More specifically, the above term refers to the digital representation of a value that is not issued by a central bank or public authority nor has their guarantee, and that is not necessarily linked to legally circulating currency nor has the legal status of currency or money, yet is accepted by natural or legal entities as a means of transaction and may be transferred, stored or circulated electronically.

Consequently, freezing orders or equivalent actions are, in principle, applicable to said types of assets, though the pertinent field awaits further regulation.


6 Patriarchou Ioakeim St
10674, Athens

+30 2107292010

+30 2107292015
Author Business Card

Trends and Developments


Ovvadias S. Namias Law Firm is located in Athens and was established in 2006. The firm consists of 12 partners and associates, and has dealt with major penal cases of national and global interest for crimes relating to the banking sector, the stock exchange, the tax and customs office sector, money laundering, extradition and mutual legal assistance. The firm provides legal services to natural persons and legal entities, covering the whole spectrum of penal law, with particular emphasis on financial penal law and international court assistance in penal cases. The firm is also experienced in conducting and evaluating criminal internal investigations. The firm offers domestic and foreign legal entities its wide knowledge and experience on issues concerning corporate penal liability and compliance with the provisions of penal law. The experience and scientific training of its members correspond to the contemporary requirements of the national and international legislative framework.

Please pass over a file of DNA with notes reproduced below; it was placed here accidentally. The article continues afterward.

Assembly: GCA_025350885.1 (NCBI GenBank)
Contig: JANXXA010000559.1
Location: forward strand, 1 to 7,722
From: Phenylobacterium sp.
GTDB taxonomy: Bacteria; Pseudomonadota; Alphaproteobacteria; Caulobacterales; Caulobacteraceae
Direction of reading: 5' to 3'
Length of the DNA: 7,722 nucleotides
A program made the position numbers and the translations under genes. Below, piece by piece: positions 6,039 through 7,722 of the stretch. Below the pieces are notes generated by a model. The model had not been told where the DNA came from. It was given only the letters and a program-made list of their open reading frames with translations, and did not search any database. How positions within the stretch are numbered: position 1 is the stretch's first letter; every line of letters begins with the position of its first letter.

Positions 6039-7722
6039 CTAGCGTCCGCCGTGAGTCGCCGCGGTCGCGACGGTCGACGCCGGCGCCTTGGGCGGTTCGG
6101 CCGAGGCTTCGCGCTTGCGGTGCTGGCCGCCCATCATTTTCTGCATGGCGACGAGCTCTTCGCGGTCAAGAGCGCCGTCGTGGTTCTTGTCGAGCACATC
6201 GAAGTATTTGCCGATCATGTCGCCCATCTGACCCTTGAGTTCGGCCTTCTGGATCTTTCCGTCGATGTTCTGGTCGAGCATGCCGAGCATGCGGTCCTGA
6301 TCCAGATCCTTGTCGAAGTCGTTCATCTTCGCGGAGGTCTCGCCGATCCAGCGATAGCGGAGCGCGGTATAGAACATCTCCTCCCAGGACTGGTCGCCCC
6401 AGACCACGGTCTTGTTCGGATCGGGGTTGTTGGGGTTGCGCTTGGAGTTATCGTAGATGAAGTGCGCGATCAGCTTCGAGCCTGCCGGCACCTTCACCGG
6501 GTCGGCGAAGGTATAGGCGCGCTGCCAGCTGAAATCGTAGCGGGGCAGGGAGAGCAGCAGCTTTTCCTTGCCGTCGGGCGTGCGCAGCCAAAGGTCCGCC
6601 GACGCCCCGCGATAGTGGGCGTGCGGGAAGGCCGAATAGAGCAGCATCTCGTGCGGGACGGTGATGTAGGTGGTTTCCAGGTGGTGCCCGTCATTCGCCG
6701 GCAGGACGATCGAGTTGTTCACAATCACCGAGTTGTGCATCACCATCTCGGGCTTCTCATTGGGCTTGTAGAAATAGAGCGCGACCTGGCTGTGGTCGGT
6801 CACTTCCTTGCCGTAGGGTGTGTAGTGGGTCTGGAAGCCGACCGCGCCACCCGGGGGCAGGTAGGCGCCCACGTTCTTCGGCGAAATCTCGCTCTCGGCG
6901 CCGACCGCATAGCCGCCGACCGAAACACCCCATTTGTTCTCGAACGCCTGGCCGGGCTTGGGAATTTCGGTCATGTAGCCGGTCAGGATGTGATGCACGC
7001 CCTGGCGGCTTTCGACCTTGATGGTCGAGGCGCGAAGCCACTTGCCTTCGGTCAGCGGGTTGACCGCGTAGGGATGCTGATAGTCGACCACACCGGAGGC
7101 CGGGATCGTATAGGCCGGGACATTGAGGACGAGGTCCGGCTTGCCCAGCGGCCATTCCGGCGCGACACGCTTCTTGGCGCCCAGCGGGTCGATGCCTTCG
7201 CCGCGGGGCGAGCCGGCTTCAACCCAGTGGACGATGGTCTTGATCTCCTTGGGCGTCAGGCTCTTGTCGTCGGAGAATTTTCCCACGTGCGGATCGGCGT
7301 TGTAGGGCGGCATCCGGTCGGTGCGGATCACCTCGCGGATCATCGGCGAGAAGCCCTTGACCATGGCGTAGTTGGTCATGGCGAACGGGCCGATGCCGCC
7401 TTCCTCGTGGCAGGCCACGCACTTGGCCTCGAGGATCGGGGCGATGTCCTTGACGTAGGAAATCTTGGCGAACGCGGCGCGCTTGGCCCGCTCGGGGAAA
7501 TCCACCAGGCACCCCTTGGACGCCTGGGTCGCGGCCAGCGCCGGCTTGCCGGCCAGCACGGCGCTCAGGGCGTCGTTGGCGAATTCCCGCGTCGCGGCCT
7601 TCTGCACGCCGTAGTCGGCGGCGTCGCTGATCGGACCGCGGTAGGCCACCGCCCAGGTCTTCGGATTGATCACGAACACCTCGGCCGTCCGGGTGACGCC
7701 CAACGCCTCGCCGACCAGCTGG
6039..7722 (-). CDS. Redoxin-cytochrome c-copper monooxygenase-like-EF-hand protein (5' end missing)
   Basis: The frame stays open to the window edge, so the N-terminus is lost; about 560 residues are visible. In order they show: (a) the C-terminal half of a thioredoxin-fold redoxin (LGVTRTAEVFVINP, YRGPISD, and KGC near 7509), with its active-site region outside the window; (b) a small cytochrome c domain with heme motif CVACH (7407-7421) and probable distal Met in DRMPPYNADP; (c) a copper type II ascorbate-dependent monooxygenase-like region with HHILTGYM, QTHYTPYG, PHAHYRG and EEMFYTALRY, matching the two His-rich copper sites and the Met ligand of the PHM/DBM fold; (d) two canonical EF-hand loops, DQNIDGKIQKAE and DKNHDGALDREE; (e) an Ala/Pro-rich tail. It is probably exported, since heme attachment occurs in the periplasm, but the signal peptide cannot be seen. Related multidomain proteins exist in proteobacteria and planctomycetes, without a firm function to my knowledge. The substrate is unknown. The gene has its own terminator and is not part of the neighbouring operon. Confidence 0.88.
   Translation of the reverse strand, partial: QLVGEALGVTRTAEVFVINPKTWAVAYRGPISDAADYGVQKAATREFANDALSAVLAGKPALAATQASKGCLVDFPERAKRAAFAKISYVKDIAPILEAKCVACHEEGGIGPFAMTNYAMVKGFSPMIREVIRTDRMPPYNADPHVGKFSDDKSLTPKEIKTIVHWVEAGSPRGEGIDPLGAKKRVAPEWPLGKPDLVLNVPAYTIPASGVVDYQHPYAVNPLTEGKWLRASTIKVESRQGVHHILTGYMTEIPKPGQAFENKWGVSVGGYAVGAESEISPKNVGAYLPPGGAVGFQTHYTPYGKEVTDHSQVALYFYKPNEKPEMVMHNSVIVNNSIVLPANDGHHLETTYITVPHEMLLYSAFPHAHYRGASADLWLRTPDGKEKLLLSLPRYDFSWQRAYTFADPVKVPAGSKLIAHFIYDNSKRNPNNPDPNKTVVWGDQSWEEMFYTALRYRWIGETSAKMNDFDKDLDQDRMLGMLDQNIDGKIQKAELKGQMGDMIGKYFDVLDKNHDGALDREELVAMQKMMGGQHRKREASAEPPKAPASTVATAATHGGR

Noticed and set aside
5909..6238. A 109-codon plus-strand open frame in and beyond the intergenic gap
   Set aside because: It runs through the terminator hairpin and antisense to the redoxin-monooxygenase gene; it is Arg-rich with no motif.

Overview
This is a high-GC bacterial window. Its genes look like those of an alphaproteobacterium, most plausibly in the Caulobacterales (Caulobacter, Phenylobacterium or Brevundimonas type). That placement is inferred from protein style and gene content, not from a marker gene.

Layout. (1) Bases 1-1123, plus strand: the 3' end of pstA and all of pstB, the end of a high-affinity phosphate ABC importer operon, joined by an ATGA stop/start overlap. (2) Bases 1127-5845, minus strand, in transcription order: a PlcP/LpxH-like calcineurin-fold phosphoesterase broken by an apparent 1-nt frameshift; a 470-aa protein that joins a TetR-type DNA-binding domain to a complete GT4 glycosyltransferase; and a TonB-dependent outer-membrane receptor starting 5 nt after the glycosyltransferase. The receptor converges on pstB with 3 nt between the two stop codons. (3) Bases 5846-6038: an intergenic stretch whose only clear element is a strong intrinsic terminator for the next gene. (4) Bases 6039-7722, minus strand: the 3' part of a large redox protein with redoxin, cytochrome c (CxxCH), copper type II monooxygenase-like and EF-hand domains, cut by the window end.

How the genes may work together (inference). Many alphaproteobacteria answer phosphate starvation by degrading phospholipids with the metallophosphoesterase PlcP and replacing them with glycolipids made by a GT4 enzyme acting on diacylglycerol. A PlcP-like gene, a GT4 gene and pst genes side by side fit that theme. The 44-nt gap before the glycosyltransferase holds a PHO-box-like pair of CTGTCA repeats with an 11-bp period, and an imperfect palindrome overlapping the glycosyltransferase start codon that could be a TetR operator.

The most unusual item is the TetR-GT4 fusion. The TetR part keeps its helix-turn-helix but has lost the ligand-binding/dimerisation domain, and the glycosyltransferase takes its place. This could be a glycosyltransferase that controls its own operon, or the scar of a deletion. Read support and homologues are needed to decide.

The crime of fraud has been at the centre of scientific debate and jurisprudence in the Greek legal order in recent years. This is firstly because its regulatory framework has undergone a legislative change, which will be discussed below. In addition, the offence of fraud is one of those which in recent years has become increasingly transnational in nature. This, of course, also entails great difficulties in identifying the offence, the possible perpetrators and participants, and in securing the object of the crime (ie, the lost property), for which the victim of the crime will be compensated in civil and criminal matters.